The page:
Tag Archive | "social media marketing"

Whitepaper: Social media marketing strategy


Note: Social Media Citizens collaborate with different blogs in Europe. The bloggers we collaborate with are also the co-founders and admins behind the Social Marketing Forum. This post is written by John from socialemailmarketing.eu

This blog has been bringing news, tips and interviews regarding social media marketing, email marketing and the integration of both for three months now.

This weekend, after having a chat with some friends (thank you Tamara), I decided to focus more on hands-on advice.So I created a 14-page guide on how to develop a social media marketing strategy. It also contains an action sheet about social media marketing. In this first guide (so I hope there will be more) I look at some of the main strategic social media marketing considerations and provide you a list of questions to ask yourself before implementing a social media strategy or to improve your existing strategy.

I cover topics such as key success factors, creating value and relationships, the role of social media, the importance of listening, letting go of your brand, social media hubs and what I call ‘conversation rooms’. The guide also sums up some strategic considerations regarding social media marketing.

I hope it helps many of you to look at social media marketing from a no-nonsense perspective and hope to provide follow-up guides that elaborate further on some topics. Now, what do you have to do to get this paper? Simple: I offer it as a gift to all the people that have signed up and hopefully will sign up to my newsletter. And I promise the newsletter will contain valuable tips too!

If you want to see a preview of the newsletter, click here and for more whitepapers, check out this little library.

Posted in Case Studies & Reports, How ToComments (0)

What Are You Doing Wrong on LinkedIn?


So you’re ready to get started networking on LinkedIn and converting those contacts to leads and partnerships. But what’s the best way to go about it?

Think of LinkedIn as your online resume. It’s a spot for potential employers/clients to find out more about you. Make sure to completely fill out your profile (including an appropriate photo) and keep it updated. (The more complete the better – LinkedIn profiles adds to your overall SEO power.) Don’t forget to ‘tag’ your profile with the appropriate keywords, as it will help others find you.

Get the custom URL by clicking the “Public Profile” link in your edit tab.

Add LinkedIn to your email signature. This encourages everyone you come in contact with to link to your profile.

Import your existing contacts.  This couldn’t be easier. Just let LinkedIn import your contacts. Once it does, you can customize a list of connections.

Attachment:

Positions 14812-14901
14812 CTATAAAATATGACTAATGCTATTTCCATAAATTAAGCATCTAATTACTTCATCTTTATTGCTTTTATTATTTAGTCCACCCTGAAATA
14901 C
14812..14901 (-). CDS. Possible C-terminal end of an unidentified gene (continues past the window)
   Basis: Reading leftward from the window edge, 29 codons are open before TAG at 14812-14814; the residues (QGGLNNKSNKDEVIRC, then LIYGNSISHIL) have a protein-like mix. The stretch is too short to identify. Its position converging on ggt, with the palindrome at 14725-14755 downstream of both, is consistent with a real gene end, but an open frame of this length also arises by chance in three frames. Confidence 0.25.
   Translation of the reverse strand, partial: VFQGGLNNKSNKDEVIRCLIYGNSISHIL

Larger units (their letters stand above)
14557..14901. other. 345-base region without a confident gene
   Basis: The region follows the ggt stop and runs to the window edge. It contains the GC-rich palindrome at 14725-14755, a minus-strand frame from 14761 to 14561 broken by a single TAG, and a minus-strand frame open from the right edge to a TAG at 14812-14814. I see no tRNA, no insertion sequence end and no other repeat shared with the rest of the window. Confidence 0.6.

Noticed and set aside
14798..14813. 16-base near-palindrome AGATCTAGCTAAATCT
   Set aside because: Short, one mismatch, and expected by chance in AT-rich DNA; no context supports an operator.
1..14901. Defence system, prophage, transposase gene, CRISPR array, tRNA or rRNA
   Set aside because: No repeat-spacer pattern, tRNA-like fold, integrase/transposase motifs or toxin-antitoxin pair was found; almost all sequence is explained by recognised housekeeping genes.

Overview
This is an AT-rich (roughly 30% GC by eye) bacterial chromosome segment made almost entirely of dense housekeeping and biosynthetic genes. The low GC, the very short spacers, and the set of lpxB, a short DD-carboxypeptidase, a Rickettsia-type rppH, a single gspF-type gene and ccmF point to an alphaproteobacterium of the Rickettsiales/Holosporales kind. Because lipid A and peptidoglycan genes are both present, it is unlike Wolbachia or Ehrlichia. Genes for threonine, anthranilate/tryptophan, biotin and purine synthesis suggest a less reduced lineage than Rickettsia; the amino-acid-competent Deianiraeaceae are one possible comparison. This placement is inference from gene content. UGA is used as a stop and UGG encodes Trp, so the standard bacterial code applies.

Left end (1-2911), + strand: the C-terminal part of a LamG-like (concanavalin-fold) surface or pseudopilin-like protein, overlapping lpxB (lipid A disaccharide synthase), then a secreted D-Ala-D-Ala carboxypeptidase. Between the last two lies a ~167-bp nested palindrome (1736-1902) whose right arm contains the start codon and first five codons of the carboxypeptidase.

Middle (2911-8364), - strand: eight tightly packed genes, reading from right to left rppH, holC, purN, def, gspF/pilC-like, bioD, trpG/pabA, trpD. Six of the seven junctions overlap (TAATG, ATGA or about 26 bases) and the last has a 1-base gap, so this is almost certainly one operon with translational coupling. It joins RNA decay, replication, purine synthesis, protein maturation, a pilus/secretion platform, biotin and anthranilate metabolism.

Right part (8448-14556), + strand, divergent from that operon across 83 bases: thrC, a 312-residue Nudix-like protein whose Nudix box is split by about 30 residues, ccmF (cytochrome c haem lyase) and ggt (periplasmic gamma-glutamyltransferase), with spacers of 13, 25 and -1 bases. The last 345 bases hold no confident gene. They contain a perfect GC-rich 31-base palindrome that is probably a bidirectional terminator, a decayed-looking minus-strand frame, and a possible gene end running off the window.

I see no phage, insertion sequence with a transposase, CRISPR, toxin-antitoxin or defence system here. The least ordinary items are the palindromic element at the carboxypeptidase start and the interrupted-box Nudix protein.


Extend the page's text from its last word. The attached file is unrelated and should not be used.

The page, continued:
Get connected with anyone you meet professionally. This is a cornerstone of relationship building. That company might not look like a client today, but could be a perfect fit tomorrow. And they have lots of connections you don’t.

Use the LinkedIn Browser or Outlook toolbars. These toolbars make it easy to see LinkedIn summaries of other members and allows you to invite new connections straight from your Outlook or Gmail.

Don’t invite people you don’t know or have never met or corresponded with. LinkedIn keeps an eye on how many people mark you as “don’t know” after a request. Remember, by connecting you are associating yourself with this person and their reputation – be sure you want to. (Same goes for accepting folks on your page.)

Some final thoughts:

Reciprocate recommendations. If someone takes the time to write one for you, do the same for them. It’s just plain smart and good etiquette.

Request introductions. Don’t hesitate to ask a connection to introduce you to a new connection. All they can say is no. And they hardly ever do.

What else would you add?

Posted in Community Management, How To, Personal Branding, Strategies, ToolsComments (0)

5 LinkedIn “Must Haves”


With everyone going on about the wonders of Facebook and Twitter, our poor friend LinkedIn sometimes gets left out in the cold.  While not one of the most visible sites, it is definitely one of the most powerful.  With millions of people from all over the globe taking part in the conversation on LinkedIn, it is definitely a place online where your audience thrives.

What I usually hear when I speak to prospective clients about LinkedIn is that “I’m not B2B, I’m B2C.  LinkedIn will never work for me.”  Aside from that statement oddly rhyming, that statement can’t be more false.  Whether you are B2B or B2C, you can carve out your own audience on LinkedIn.  I’ve said this quite a bit, and lately people have been asking me to put my money where my mouth is asking “Can you prove that there is ROI in LinkedIn?”  My answer, “Absolutely!”

About 60% of my business comes from LinkedIn.  True.

While my firm may be unique, we handle accounts for a wide array of clientele that get results on LinkedIn.  Not only sales and referrals, but speaking engagements, sharing of content to a wide audience, hits to their website, media appointments and much more.  I’m not saying that 60% of your business WILL come from LinkedIn, but it is definitely a spot where you need to be.

But my purpose here isn’t to sell you on the wonders of LinkedIn.  It is targeted to those of you out there who are registered with LinkedIn (for a week, a year, 10 years, whatever) and don’t have your completed and are just waiting for the magic to happen.  Generally those like this complain that they don’t see any results from LinkedIn.  Here’s why: you’re not doing anything.

So let’s get moving and create some stellar results!  Here are my 5 LinkedIn “Must Haves” when you are trying to market yourself using this massively useful site:

1.  You MUST Fill Out Your Profile:  A name and title is not enough.  LinkedIn gives you ample opportunity to showcase yourself and your brand.  Instead of leaving half of the profile blank (the percentage of which LinkedIn will show you on the right hand side of your profile), why not take an hour or two and really fill it in properly.  Want people to call you?  Add a phone number.  Want people to look at your website?  Mention it with hyperlink at the drop of a hat.  Don’t skimp here…this is where people are going to find you credible or not credible.  Oh, and one final thing.  Have a professional profile picture, nothing wild and off brand.  No picture = no credibility in my book. Read the full story

Posted in How To, Personal Branding, Strategies, TrendsComments (1)

Why is Grandma Using Facebook and Uncle Joe Using Twitter? 10 Social Media Statistics That May Surprise You


The social media landscape is changing at a rapid rate.  The reason?  More people are joining the “social media game” everyday….some who you wouldn’t even expect!

Recently I was looking at some very interesting statistics reported by Yougov.com which illustrated some very interesting trends.  I thought I would share them with you as they may just change the way you think about sites such as Facebook, LinkedIn, Twitter and YouTube.